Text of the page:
A Sampler of Civil War Literature
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A Scouting Party
Harper's Weekly, November 16, 1861
 
Historical Background from Harper's Weekly
We publish on page 726 a very striking illustration of one of the most exciting duties which now devolve upon our troops—scouting. Every day each brigade, and often each regiment, sends out a small party of tried soldiers under an officer selected for his courage and coolness, to ascertain what, if any, changes have taken place in the position of the enemy.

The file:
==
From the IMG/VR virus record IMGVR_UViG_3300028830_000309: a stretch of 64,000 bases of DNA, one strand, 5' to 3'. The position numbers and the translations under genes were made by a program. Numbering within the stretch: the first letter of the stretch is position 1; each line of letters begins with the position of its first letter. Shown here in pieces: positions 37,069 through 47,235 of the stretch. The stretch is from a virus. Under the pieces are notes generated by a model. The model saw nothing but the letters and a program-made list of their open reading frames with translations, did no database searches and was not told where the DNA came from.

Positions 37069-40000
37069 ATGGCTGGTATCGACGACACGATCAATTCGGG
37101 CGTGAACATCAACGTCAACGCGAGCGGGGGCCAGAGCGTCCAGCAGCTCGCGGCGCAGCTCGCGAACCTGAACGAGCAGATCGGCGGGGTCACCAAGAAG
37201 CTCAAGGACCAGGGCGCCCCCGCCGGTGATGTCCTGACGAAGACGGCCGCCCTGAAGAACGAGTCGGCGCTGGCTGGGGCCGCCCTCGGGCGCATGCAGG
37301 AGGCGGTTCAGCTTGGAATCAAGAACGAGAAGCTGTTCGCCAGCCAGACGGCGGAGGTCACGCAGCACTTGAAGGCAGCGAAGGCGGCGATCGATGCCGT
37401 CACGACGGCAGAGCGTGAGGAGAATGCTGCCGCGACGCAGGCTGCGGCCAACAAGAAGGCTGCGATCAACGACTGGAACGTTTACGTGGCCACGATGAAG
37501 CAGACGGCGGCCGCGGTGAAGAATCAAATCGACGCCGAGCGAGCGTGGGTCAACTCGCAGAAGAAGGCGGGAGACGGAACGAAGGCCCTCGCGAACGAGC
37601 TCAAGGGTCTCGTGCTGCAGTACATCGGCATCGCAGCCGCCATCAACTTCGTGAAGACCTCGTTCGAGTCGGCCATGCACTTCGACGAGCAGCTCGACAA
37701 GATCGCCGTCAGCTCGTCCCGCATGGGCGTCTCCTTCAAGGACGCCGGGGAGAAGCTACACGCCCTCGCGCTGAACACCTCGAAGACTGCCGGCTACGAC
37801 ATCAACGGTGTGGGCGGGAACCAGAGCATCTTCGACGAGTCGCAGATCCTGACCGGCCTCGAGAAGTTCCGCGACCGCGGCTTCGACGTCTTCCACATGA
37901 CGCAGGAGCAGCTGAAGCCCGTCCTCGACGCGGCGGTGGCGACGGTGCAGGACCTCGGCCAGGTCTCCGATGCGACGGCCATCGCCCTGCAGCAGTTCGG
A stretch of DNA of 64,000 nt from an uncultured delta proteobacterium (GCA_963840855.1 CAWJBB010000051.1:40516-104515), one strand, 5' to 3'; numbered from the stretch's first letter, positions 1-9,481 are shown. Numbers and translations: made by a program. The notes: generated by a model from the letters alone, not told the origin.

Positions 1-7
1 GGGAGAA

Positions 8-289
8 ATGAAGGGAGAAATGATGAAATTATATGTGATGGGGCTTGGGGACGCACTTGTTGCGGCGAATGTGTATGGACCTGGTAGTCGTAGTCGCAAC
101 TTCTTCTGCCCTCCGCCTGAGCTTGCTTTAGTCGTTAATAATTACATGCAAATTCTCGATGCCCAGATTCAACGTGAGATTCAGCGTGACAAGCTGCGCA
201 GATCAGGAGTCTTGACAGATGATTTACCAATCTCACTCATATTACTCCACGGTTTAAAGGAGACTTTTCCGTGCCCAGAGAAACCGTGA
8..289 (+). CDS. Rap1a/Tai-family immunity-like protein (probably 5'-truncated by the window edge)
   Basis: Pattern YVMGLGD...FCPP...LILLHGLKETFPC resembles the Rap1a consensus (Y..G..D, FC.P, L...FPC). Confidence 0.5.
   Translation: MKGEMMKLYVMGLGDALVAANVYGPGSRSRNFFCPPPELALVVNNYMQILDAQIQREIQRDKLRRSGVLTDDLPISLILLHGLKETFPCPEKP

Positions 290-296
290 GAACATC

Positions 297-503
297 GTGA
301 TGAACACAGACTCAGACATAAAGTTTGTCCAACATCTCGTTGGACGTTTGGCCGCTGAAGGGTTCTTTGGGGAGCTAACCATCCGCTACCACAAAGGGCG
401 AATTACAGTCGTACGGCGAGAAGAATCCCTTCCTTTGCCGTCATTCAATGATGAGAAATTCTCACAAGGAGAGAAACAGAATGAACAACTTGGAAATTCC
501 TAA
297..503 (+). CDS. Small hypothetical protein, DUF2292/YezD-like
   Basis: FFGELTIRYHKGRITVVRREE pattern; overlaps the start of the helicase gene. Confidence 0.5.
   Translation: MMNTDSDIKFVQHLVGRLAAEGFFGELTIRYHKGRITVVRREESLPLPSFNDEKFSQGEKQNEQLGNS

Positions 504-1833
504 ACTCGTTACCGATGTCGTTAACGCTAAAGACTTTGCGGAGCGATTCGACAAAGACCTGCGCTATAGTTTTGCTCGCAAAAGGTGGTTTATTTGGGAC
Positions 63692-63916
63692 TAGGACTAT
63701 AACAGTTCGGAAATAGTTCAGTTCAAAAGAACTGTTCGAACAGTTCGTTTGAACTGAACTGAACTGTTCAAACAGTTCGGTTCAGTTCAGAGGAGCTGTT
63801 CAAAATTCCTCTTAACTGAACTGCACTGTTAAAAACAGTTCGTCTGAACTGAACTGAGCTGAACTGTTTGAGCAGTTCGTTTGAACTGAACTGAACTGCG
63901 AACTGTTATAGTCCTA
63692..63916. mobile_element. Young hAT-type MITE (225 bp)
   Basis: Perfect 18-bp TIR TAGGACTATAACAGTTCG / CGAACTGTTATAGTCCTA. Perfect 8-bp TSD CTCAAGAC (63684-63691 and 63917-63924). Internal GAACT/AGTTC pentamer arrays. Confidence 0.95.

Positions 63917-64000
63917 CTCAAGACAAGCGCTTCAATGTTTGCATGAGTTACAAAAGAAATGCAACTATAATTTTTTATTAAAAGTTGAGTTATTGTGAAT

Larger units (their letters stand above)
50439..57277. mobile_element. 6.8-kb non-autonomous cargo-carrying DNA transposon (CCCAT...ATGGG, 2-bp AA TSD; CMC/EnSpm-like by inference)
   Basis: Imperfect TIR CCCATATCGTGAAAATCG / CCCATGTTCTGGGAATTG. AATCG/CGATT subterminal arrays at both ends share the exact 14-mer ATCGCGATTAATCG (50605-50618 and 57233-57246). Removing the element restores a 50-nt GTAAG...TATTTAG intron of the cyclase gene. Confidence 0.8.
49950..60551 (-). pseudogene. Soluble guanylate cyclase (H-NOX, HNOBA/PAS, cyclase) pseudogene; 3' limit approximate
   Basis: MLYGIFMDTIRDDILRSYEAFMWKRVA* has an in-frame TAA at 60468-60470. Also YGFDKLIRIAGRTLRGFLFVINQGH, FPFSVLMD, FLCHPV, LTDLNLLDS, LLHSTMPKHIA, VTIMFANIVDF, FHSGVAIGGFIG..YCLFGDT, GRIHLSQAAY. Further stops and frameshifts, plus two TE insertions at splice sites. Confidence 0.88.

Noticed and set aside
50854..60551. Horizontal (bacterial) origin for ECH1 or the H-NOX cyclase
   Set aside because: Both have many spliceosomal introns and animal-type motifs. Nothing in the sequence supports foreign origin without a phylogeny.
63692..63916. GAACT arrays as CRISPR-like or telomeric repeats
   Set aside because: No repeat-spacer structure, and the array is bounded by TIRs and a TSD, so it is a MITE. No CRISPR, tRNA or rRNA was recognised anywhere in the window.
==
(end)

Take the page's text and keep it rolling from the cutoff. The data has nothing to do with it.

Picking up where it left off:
"The Army of the Potomac - A Scouting Party"
November 16, 1861, page 726 (1-4)

 
The duty is one of no inconsiderable danger, as the enemy’s sharp-shooters are always on the look-out for such expeditions and, lying concealed in thickets, not unfrequently manage to shoot several of the scouts before they are detected. At and near Fortress Monroe these scouting expeditions have proved unusually disastrous, having cost many valuable lives. The very danger and enterprise of the duty, however, renders it attractive to young soldiers and to ambitious subalterns.

Harper's Weekly, November 16, 1861

 

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